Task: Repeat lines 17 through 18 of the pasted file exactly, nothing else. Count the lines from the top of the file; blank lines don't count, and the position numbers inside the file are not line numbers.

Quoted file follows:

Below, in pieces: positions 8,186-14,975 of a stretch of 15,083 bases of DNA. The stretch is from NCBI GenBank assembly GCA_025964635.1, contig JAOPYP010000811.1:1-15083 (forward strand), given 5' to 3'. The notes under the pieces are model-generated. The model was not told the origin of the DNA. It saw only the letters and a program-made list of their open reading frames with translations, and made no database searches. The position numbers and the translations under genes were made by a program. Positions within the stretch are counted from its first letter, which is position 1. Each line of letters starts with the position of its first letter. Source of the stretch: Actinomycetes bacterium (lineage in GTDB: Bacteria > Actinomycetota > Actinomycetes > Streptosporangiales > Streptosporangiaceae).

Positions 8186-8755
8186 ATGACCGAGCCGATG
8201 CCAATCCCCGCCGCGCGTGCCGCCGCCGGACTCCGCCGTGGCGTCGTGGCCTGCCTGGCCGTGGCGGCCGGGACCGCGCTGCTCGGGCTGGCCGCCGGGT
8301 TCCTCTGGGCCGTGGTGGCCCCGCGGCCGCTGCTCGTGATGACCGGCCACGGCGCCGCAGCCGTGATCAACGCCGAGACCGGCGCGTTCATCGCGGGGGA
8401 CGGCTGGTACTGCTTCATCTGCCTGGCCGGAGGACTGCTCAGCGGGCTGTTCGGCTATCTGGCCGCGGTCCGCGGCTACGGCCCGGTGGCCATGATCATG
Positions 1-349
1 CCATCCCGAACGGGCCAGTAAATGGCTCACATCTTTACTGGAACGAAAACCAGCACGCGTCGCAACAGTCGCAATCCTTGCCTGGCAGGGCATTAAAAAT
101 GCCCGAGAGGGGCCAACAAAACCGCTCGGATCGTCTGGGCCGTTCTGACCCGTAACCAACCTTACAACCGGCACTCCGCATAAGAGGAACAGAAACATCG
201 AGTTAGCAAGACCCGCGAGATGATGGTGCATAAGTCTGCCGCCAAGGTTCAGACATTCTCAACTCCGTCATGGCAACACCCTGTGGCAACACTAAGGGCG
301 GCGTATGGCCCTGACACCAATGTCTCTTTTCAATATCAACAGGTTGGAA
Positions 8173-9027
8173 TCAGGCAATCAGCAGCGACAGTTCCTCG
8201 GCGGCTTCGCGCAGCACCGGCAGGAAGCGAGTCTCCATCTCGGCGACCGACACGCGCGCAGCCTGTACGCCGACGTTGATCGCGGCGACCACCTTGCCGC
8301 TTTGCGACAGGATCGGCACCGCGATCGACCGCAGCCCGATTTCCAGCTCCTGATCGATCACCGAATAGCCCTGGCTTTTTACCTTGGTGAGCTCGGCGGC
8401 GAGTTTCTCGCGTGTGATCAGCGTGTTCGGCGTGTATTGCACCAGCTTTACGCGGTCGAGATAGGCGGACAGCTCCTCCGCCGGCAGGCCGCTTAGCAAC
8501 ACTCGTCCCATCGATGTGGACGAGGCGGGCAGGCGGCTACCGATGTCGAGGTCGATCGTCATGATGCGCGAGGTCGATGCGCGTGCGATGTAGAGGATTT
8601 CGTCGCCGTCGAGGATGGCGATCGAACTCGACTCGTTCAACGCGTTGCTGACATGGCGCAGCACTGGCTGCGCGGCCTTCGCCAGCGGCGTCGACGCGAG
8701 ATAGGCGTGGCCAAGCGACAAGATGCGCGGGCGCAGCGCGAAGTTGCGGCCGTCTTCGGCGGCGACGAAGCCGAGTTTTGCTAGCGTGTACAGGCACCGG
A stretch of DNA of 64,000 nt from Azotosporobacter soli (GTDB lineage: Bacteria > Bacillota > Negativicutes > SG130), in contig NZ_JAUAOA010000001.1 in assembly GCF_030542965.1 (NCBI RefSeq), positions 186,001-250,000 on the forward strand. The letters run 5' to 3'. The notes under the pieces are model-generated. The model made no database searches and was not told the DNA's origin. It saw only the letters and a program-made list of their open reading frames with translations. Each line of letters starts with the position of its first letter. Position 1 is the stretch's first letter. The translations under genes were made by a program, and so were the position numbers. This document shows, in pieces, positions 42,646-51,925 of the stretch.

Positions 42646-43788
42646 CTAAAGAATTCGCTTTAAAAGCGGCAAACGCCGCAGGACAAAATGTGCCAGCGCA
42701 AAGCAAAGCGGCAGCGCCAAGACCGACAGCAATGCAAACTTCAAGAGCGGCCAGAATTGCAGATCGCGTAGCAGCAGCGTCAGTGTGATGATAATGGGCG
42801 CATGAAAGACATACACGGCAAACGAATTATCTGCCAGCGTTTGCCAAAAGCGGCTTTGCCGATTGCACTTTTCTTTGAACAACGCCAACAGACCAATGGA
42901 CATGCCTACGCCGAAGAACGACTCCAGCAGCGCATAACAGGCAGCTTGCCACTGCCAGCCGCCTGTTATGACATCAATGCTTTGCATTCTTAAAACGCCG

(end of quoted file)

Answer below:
8501 ACTCGTCCCATCGATGTGGACGAGGCGGGCAGGCGGCTACCGATGTCGAGGTCGATCGTCATGATGCGCGAGGTCGATGCGCGTGCGATGTAGAGGATTT
8601 CGTCGCCGTCGAGGATGGCGATCGAACTCGACTCGTTCAACGCGTTGCTGACATGGCGCAGCACTGGCTGCGCGGCCTTCGCCAGCGGCGTCGACGCGAG